By Mike Kruzman & Jon King /

One of the top doctors at St. Joseph Mercy Livingston in Howell is speaking about the recent COVID surge and the new antibody treatment clinic they are launching.

Dr. Varsha Moudgal is the Associate Chief Medical Officer and top infectious disease expert at St. Joe Livingston. The number of patients with COVID there has “significantly gone up” in the past week. Moudgal said that while the numbers go through some flux, Thursday morning they had 21 admitted patients with another 4 in the ER awaiting admission. She says they are seeing a larger volume of individuals with the disease coming in, but they are only admitting those in the worst condition. According to Becker Hospital Review, they are at 100% bed occupancy, as of November 10th.

Of those 21 in the Howell hospital, 17 are completely unvaccinated while one person had one dose. Moudgal says the vaccinated patients that were admitted have several underlying conditions.

She said they have a variety of options to help patients, including a forthcoming monoclonal antibody clinic. St. Joe’s has partnered with Livingston County EMS and the Livingston County Health Department to get this infusion clinic ready to go at their site.

The Food and Drug Administration’s website states that monoclonal antibodies are laboratory-made proteins that, when infused, are directed against the spike proteins of the COVID virus, blocking its attachment and entry into human cells. Dr. Moudgal says that they are an option for individuals that have other illnesses, have not been vaccinated, and don’t have adequate antibodies to prevent them from getting COVID.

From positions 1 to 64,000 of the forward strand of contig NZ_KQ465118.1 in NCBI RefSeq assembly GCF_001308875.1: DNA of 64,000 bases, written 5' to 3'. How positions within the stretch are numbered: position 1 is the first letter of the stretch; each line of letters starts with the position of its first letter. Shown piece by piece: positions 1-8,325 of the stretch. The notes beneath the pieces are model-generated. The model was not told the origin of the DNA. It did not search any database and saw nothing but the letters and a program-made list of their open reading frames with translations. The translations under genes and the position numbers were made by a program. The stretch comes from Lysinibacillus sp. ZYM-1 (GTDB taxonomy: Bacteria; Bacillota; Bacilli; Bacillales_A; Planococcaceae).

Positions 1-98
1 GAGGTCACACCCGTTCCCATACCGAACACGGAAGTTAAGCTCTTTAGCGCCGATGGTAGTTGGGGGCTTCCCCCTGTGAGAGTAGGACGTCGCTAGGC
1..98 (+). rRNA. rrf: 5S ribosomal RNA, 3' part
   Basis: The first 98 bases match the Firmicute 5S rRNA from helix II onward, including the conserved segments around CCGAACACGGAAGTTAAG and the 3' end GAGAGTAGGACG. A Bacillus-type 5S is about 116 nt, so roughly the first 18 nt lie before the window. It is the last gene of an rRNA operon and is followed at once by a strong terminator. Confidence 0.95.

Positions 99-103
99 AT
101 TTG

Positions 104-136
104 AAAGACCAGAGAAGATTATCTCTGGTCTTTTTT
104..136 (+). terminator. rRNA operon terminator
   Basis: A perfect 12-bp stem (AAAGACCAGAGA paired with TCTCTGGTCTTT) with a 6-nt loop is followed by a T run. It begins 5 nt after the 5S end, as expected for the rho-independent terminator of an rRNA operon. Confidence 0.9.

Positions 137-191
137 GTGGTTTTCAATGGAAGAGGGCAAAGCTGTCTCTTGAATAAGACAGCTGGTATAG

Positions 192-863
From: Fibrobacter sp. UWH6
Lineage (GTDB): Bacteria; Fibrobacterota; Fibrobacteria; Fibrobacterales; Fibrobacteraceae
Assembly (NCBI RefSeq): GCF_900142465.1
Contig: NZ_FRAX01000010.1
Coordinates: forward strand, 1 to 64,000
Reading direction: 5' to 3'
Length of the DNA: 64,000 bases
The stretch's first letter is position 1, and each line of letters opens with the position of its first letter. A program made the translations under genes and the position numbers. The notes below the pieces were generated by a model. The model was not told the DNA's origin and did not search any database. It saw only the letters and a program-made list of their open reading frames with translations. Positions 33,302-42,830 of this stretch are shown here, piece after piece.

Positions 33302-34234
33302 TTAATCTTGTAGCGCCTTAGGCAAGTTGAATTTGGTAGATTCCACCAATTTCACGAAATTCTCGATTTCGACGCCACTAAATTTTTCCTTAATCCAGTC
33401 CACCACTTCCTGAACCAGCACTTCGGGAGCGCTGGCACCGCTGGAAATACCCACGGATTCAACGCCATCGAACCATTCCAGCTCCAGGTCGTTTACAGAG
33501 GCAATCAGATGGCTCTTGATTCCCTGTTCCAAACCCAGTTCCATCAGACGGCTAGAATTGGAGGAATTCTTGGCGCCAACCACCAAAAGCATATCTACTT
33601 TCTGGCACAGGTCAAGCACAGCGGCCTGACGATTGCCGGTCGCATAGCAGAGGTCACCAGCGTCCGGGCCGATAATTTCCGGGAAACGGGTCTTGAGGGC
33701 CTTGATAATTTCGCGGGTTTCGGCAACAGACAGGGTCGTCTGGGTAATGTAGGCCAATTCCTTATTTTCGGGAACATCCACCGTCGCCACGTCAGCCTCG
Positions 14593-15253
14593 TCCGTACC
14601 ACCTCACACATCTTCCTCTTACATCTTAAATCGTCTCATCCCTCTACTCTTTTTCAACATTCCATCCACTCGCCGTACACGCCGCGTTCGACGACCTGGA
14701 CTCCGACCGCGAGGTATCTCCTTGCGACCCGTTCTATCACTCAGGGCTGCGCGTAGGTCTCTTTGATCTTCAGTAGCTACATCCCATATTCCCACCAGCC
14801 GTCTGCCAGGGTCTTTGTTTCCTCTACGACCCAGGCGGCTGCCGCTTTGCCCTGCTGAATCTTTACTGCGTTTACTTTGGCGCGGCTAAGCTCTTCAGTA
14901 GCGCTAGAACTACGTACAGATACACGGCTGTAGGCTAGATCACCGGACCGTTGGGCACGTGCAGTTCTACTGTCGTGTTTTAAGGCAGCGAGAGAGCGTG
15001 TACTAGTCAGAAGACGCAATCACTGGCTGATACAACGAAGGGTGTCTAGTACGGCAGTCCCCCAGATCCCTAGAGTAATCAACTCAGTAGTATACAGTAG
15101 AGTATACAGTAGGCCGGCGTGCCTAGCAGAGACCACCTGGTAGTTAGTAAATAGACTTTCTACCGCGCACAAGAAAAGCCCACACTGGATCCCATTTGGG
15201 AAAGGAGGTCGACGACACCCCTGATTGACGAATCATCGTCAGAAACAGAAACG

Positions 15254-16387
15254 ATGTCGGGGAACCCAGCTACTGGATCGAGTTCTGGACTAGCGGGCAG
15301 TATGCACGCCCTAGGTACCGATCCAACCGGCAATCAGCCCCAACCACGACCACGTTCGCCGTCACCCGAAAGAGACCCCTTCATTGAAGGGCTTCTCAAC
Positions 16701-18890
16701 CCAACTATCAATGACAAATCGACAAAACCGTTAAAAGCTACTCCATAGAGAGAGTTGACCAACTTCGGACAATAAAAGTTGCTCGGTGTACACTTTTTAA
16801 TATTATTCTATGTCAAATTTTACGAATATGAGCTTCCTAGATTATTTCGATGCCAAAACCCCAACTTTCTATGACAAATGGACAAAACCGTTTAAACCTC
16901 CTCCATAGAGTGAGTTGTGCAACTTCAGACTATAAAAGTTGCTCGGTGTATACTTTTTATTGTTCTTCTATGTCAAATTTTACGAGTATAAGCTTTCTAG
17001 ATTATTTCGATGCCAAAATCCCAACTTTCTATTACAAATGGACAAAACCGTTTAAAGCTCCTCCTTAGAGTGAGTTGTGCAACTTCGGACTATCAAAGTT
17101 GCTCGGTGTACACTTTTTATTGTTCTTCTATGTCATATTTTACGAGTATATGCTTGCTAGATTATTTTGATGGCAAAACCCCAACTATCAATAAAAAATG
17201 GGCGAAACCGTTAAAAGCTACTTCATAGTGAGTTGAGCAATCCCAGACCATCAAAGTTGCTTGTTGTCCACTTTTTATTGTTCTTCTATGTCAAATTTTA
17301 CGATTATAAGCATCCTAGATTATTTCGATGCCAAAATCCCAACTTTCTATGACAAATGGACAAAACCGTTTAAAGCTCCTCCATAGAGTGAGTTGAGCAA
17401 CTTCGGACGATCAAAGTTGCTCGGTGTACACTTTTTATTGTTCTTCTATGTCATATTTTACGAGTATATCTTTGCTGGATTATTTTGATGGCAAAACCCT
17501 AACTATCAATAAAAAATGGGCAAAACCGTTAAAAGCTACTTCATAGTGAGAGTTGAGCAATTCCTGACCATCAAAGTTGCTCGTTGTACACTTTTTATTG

Moudgal said that patients can’t just come in and ask for an infusion appointment, but have to go through an exam first. Still, she said they are hoping to expand those services and availability in order to rise up and meet community needs. Moudgal reiterated, however, that monoclonal antibody infusions are a treatment, and that it is still better to take preventative measures against the disease. She said that while the infusions are an important tool to have in their arsenal, she feels the most important thing the community can do is to continue in the things that they know work. Those are vaccinations, boosters, and masking. With cold weather and the busy holiday season before us, Dr. Moudgal says, now more than ever, we have to get back to what works.

Another side effect of the surge is that St. Joe’s has postponed elective surgeries for those that require an inpatient bed for a few days. The hospital, however, is working with sister hospitals to help these individuals out, and usually can accommodate them within 48 hours. Patients with procedures that are mandatory and/or time-sensitive for their healthcare outcome are still being performed.

Of the staff at St. Joe’s, Dr. Moudgal says they have been working really hard for a really long period of time and are fatigued. She said the majority feel a sense of sorrow when they see unvaccinated individuals having a difficult time with “sometimes not good outcomes,” when it could have been prevented.

You can hear the complete interview with Dr. Moudgal, who was a special guest on WHMI’s Viewpoint, by Clicking Here.